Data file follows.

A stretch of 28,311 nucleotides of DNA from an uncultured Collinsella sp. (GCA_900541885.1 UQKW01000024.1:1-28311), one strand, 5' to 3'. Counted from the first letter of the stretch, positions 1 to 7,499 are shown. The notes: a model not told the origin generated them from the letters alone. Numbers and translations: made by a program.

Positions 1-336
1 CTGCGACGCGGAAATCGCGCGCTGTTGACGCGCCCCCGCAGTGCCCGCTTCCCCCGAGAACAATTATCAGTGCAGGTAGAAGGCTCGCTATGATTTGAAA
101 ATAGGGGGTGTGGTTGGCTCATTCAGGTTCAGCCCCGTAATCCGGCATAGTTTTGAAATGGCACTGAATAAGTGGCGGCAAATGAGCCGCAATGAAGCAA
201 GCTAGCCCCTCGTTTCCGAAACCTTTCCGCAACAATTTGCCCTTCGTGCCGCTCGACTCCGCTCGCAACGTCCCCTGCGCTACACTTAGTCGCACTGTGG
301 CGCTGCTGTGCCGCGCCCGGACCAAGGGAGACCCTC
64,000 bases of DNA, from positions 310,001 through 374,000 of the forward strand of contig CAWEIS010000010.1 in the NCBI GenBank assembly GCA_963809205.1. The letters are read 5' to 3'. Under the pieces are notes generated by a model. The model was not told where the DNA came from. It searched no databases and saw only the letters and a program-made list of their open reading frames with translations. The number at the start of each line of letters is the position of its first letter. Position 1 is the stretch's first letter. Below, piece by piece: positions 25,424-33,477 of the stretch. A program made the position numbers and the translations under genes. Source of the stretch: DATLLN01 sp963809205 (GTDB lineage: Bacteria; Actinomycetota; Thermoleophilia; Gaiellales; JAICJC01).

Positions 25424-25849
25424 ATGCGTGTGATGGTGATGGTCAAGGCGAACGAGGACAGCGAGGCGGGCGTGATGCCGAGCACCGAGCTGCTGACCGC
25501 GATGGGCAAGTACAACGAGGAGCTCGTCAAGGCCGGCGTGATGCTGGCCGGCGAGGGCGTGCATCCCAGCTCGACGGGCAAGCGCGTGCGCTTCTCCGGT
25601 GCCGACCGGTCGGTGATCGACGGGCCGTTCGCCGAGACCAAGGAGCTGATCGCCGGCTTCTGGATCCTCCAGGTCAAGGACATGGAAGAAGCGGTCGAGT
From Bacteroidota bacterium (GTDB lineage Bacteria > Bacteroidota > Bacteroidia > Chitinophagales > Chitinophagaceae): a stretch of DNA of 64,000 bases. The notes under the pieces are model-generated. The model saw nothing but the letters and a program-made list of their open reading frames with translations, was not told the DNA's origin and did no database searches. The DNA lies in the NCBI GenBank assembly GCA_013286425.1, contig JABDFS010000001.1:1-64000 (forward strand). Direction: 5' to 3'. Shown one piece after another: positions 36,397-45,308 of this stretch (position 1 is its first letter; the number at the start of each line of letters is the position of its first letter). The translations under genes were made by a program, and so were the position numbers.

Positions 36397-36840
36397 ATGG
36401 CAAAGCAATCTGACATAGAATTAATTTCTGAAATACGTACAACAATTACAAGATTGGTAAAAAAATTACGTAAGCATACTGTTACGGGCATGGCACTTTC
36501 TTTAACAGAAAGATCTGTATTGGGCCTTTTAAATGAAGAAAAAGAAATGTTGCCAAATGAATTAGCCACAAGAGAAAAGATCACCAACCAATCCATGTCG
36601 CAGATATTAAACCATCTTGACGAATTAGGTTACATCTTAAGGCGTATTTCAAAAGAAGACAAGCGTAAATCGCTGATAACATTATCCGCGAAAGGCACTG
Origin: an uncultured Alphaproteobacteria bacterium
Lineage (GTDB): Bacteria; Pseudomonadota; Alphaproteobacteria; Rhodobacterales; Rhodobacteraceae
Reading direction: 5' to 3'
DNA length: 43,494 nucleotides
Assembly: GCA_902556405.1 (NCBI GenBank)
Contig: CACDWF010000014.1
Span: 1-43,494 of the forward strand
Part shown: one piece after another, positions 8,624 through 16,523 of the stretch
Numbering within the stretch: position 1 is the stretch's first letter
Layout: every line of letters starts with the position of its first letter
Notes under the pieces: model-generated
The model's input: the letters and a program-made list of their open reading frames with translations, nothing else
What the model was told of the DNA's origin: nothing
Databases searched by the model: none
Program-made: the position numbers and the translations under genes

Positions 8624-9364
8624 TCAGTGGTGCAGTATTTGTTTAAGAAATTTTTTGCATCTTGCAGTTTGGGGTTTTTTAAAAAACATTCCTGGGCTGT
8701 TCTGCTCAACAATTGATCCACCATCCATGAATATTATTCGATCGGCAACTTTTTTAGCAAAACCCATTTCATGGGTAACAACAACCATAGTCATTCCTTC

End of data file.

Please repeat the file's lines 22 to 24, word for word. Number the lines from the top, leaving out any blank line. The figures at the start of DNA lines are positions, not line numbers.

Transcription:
Assembly: GCA_902556405.1 (NCBI GenBank)
Contig: CACDWF010000014.1
Span: 1-43,494 of the forward strand